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’The Visitor from the Future’ review: Dir. François Descraques [FrightFest]

The first night at Arrow Video FrightFest always has an interesting line-up. Thursday evening sees the festival open in a limited capacity, acting as a taster of what is still to come. Keen to highlight the range of genre content on offer, this opening programme of films is perhaps the most diverse of the festival. This year is no exception and the desire to tease the wild variety is likely how The Visitor from the Future landed a Thursday night slot.

The Visitor from the Future

Directed by François Descraques, The Visitor from the Future had another life. From 2009-2014 it was screened as a television show. Outside of France it’s hard to find any information about this series. With even the IMDB episode synopsis left empty, it’s impossible to say whether this film is a reworking or continuation of what has come before. One thing that can be confirmed however, is the involvement of Descraques in both incarnations, and the casting of several actors being the same.

The film begins on the night of a nuclear catastrophe. Determined to prevent a desolate future, Fox (Florent Dorin) travels through time and tries to help the scientists at the destabilised plant. It’s a high stakes start to the film, one that instantly grabs attention. The scene allows Descraques to set the juxtaposing styles. Although immediately wrapped in science-fiction clothing, Descraques quickly reveals the comedy hiding beneath. Much of the early laughs come from the miscommunication between the time-travelling visitor and the hapless scientists. It’s an early win for Descraques and the film and signposts plenty of fun to come.

Sadly the miscommunication between Fox and the scientists mean that his words go unheeded, and the deadly blast happens regardless. In need of a new plan to change the future Fox decides to next target the man responsible for the faulty building – Gilbert (Arnaud Decret). After accidentally kidnapping both Gilbert and his teenage daughter, Alice (Enya Baroux), Fox must find a way to convince his quarry from the past that they need to change the future. Time-travel films always present interesting ideas and The Visitor from the Future is no exception. Descraques’ film throws back to some of the best, The Terminator and Twelve Monkeys being prime examples whilst its inclusion of a zombie subplot opens it up to a wider horror audience. 

There’s something strangely eighties and nineties to the look and feel of the film, and those of us that grew up with Mad Max and Robocop will fall head over heels. It taps into that same brand of apocalyptic nostalgia that 2015’s Turbo Kid did, minus the excessive gore gags. The Visitor from the Future looks gorgeous. Easily as visually stunning as a feature triple the budget, Descraques and DP Matthieu Misiraca achieve some wondrous shots at modest cost. The rendering and attention to the apocalyptic wasteland is breathtaking. The landscape seems real, the validity of it helping ground the more silly moments of humour. A key part of the story revolves around an ever present radioactive / atomic cloud of death, which looks dangerous and beautiful in equal measure, threatening the end of times whilst looking luminescent and enticing.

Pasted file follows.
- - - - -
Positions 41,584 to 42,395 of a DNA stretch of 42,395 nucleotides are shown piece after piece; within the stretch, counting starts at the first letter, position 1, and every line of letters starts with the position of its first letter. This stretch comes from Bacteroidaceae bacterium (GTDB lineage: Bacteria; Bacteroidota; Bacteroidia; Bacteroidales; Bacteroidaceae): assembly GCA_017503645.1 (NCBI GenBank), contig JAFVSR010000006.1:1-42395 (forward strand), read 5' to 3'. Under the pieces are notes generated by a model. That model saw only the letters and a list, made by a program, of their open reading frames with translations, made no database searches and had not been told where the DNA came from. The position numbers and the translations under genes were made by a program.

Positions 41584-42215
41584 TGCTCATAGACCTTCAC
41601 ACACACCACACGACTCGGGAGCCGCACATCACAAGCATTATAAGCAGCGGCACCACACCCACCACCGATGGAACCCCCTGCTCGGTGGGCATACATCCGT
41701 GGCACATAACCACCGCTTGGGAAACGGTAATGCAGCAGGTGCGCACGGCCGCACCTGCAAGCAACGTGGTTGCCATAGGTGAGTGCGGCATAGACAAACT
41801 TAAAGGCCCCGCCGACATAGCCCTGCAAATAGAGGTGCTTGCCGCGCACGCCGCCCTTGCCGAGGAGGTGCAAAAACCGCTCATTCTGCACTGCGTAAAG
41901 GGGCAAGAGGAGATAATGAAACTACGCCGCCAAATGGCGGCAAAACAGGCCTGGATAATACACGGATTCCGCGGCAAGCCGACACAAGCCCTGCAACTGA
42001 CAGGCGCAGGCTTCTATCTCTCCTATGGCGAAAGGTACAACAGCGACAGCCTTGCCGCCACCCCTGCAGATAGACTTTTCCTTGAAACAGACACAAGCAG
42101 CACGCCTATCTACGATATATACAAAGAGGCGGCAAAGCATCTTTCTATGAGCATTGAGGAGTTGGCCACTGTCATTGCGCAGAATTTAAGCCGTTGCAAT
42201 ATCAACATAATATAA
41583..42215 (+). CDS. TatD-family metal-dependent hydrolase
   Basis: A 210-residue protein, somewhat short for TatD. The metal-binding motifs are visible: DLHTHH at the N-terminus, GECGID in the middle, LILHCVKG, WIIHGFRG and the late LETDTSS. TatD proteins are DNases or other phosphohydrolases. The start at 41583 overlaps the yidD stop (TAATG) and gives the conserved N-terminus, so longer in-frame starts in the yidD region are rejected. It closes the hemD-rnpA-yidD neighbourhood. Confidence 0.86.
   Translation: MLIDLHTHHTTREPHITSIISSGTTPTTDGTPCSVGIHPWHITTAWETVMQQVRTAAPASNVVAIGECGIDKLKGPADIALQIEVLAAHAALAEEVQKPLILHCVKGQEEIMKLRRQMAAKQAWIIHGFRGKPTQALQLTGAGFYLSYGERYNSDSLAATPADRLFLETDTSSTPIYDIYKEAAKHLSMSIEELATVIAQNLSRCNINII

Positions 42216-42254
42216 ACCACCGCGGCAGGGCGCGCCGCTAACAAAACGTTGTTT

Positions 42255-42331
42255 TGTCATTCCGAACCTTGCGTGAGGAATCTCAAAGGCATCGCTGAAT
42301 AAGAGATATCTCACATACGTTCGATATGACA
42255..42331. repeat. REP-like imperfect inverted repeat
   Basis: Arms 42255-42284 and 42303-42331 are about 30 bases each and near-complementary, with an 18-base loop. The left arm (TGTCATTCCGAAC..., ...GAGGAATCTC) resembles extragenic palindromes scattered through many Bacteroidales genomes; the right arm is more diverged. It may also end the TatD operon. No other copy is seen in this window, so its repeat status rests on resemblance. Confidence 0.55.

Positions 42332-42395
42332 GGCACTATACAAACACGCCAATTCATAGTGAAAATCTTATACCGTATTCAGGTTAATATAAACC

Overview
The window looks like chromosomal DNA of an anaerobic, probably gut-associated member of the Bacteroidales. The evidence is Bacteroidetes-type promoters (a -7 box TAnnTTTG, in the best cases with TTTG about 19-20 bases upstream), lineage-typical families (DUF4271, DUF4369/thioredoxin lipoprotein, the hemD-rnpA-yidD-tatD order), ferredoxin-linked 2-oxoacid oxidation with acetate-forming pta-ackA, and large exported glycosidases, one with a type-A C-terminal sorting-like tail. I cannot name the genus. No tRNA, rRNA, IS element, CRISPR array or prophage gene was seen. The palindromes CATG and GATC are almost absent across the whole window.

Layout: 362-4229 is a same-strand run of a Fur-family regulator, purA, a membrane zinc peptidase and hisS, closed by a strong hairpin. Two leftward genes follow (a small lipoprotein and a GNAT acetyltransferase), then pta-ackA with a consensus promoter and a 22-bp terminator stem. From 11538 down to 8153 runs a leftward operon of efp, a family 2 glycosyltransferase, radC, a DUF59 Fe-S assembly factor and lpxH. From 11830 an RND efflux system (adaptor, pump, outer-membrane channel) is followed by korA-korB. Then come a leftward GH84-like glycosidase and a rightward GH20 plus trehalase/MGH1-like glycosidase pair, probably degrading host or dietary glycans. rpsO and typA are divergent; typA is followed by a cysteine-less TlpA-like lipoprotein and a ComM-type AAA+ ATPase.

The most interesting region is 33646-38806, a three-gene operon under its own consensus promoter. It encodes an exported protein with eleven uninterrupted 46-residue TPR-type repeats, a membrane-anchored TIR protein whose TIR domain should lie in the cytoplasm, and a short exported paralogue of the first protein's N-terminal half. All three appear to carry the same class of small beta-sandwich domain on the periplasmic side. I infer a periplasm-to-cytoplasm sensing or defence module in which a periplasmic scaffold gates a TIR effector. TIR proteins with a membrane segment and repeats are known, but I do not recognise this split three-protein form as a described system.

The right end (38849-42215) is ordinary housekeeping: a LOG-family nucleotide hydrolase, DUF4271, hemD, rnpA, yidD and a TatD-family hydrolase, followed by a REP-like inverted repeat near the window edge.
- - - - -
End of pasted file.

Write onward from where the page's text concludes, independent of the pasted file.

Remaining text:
The Visitor from the Future

Whereas the visuals and the story sell the science-fiction elements, it is through the subplot and side characters that the comedy comes through. The zombies are those affected by radiation poisoning and are introduced as being ‘walking zombies’. Having something referred to as ‘walking’ alludes to a running variant, though they don’t manifest themselves here. The walking type are exactly the kind of zombie that we’ve grown up with and their inability to accurately pursue their prey causes amusement. Not from their lack of menace, but more from how characters find themselves trapped and in their path. The real comedy, though, is found within Fox and Co’s adversaries, the Time Patrol. The group of time police, who dress somewhere between Judge Dredd and Stormtroopers, are hilariously inept at their jobs. Their interactions conjure Power Ranger henchmen vibes and this makes them all the more endearing. 

A film that explores the ability to change for the better of oneself and those around them, there’s a lot of depth hidden to be found here. Perhaps a scene or two too much with a slightly bloated climax, The Visitor from the Future is nonetheless sure to be a hit amongst Frightfest fans. Descraques’ film has something for everyone and is a perfect introduction to this year’s FrightFest. Descraques came here to party and everyone’s invited.

The Visitor from the Future

Kat Hughes

The Visitor from the Future


A genius blending of science-fiction and humour, The Visitor from the Future plays itself tone perfect.


The Visitor from the Future was reviewed at Arrow Video FrightFest 2022.

Kat Hughes is a UK born film critic and interviewer who has a passion for horror films. An editor for THN, Kat is also a Rotten Tomatoes Approved Critic. She has bylines with Ghouls Magazine, Arrow Video, Film Stories, Certified Forgotten and FILMHOUNDS and has had essays published in home entertainment releases by Vinegar Syndrome and Second Sight. When not writing about horror, Kat hosts micro podcast Movies with Mummy along with her five-year-old daughter.


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